Format

Send to

Choose Destination
World Neurosurg. 2018 Jun;114:e559-e564. doi: 10.1016/j.wneu.2018.03.033. Epub 2018 Mar 14.

Effects of Subthalamic Stimulation on Olfactory Function in Parkinson Disease.

Author information

1
Movement Disorders Center, Department of Neurology, School of Medicine, University of São Paulo, São Paulo, Brazil; Division of Functional Neurosurgery, Department of Neurology, School of Medicine, University of São Paulo, São Paulo, Brazil. Electronic address: rubens_cury@usp.br.
2
Movement Disorders Center, Department of Neurology, School of Medicine, University of São Paulo, São Paulo, Brazil.
3
Division of Functional Neurosurgery, Department of Neurology, School of Medicine, University of São Paulo, São Paulo, Brazil.
4
Nuclear Medicine Center-LIM43, Department of Radiology, Medical School, University of São Paulo, São Paulo, Brazil; Nuclear Medicine and PET/CT Service, Sirio Libanes Hospital, São Paulo, Brazil.

Abstract

BACKGROUND:

Olfactory dysfunction is a nonmotor symptom of Parkinson disease (PD) associated with reduction in quality of life. There is no evidence on whether improvements in olfaction after subthalamic deep brain stimulation (STN-DBS) may be directly attributable to motor improvement or whether this reflects a direct effect of DBS on olfactory brain areas. The aim of the present study was to evaluate the effect of DBS on olfactory function in PD, as well as to explore the correlation between these changes and changes in motor symptoms and brain metabolism.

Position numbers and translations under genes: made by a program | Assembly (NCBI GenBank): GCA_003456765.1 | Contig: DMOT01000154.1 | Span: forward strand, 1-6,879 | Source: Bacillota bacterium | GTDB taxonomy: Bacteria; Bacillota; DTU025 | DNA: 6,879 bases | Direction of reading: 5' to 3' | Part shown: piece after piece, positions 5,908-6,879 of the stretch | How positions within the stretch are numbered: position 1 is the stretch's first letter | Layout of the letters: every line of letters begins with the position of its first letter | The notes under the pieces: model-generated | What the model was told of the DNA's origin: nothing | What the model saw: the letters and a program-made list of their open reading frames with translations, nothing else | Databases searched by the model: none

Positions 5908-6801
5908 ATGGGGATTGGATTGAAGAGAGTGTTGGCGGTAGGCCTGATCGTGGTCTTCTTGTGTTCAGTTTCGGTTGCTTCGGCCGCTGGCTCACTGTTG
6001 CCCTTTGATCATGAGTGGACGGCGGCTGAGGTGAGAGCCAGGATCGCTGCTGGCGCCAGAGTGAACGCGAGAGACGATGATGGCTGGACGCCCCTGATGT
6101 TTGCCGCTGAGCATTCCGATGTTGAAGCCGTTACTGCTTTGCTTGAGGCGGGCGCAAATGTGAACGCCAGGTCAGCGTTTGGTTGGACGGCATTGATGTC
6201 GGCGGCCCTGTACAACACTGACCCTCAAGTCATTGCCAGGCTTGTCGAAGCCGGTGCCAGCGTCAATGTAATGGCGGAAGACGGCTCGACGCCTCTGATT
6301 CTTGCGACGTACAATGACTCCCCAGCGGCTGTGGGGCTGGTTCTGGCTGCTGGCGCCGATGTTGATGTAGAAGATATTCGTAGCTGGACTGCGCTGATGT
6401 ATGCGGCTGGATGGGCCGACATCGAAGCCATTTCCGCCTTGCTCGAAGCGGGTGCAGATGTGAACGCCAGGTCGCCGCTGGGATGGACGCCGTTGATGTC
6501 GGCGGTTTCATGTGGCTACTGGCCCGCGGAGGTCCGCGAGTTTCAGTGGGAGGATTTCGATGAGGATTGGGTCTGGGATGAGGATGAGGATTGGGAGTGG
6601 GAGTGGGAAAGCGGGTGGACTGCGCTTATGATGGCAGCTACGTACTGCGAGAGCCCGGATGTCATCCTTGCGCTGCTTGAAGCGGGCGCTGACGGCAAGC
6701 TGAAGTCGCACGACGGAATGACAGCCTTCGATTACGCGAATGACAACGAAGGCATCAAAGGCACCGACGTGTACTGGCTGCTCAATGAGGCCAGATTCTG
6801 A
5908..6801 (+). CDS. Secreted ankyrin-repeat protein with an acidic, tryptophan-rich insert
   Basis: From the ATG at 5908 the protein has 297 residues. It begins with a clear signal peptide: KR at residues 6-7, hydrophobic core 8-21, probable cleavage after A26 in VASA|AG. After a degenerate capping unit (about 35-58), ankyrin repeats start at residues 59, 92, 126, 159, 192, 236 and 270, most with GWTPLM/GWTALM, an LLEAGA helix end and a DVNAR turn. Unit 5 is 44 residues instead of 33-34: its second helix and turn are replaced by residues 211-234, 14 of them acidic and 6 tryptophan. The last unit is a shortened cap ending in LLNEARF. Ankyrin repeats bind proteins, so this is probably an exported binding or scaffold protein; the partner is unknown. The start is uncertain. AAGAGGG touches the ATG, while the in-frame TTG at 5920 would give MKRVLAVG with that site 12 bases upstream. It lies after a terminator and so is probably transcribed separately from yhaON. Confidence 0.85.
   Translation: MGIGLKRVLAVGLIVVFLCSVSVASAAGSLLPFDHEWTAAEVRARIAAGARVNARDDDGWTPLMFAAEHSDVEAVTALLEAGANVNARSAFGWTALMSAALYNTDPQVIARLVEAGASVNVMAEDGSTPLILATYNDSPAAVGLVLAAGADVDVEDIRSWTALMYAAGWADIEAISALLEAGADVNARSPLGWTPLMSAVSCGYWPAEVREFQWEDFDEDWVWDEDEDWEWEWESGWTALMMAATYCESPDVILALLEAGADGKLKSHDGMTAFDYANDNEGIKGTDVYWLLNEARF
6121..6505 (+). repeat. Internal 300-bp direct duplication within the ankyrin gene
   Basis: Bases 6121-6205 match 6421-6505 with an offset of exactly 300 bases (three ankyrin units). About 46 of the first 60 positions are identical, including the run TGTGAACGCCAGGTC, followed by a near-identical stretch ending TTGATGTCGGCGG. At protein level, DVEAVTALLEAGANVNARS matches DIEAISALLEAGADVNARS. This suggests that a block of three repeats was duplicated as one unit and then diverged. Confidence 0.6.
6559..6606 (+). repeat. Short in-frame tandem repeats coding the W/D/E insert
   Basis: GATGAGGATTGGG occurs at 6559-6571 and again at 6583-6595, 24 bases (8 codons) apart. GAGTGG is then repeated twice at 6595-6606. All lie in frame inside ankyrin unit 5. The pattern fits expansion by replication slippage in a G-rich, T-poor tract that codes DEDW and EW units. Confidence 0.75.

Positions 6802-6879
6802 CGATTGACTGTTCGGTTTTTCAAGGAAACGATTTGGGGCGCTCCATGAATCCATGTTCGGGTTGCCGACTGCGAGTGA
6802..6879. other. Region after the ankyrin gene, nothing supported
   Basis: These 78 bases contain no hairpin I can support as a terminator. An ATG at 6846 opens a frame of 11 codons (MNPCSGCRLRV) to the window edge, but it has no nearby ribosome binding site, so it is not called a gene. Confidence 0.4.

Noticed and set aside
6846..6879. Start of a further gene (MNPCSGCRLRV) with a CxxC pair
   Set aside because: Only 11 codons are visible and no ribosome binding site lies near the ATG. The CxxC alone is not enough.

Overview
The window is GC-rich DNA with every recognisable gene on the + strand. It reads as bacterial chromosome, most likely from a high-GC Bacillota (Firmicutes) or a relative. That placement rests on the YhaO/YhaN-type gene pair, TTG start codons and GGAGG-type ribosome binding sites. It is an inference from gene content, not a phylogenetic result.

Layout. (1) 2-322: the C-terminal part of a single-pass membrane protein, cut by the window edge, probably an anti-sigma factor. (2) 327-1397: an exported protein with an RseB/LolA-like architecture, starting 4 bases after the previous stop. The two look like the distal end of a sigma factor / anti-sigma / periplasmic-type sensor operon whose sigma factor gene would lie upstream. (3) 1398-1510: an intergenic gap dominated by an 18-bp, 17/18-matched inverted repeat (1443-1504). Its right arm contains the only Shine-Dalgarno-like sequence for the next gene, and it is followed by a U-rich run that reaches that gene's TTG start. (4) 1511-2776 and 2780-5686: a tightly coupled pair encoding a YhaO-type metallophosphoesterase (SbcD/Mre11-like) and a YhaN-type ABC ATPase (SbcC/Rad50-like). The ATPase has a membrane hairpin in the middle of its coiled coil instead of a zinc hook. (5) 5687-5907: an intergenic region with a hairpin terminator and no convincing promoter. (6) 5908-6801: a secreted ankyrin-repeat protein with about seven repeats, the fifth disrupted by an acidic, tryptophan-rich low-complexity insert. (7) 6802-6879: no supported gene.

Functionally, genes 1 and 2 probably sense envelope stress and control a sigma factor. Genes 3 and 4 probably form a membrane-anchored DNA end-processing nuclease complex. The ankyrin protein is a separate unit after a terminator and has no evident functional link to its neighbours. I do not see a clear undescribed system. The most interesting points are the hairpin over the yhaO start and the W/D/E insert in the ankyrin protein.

METHODS:

Thirty-two patients with PD were screened for STN-DBS. Patients were evaluated before and 1 year after surgery. Primary outcome was the change in olfactory function (Sniffin' Sticks odor-identification test [SST]) after surgery among the patients with hyposmia at baseline. Secondary outcomes included the relationship between motor outcomes and olfactory changes and [18F]fluorodeoxyglucose-positron emission tomography analysis between subgroups with improvement versus no improvement of smell.

RESULTS:

STN-DBS improved SST after surgery (preoperative SST, median 7.3 ± 2.4 vs. postoperative SST, median 8.2 ± 2.1; P = 0.045) in a subset of patients among 29 of 32 patients who presented with hyposmia at baseline. The improvement in SST was correlated with DBS response (r = 0.424; P = 0.035). There was also an increase in glucose metabolism in the midbrain, cerebellum, and right frontal lobe in patients with SST improvement (P < 0.001).

CONCLUSIONS:

STN-DBS improves odor identification in a subset of patients with PD. Motor improvement together with changes in the brain metabolism may be linked to this improvement.

KEYWORDS:

Deep brain stimulation; Olfaction; Parkinson disease

PMID:
29548954
DOI:
10.1016/j.wneu.2018.03.033
[Indexed for MEDLINE]

Supplemental Content

Full text links

Icon for Elsevier Science
Loading ...
Support Center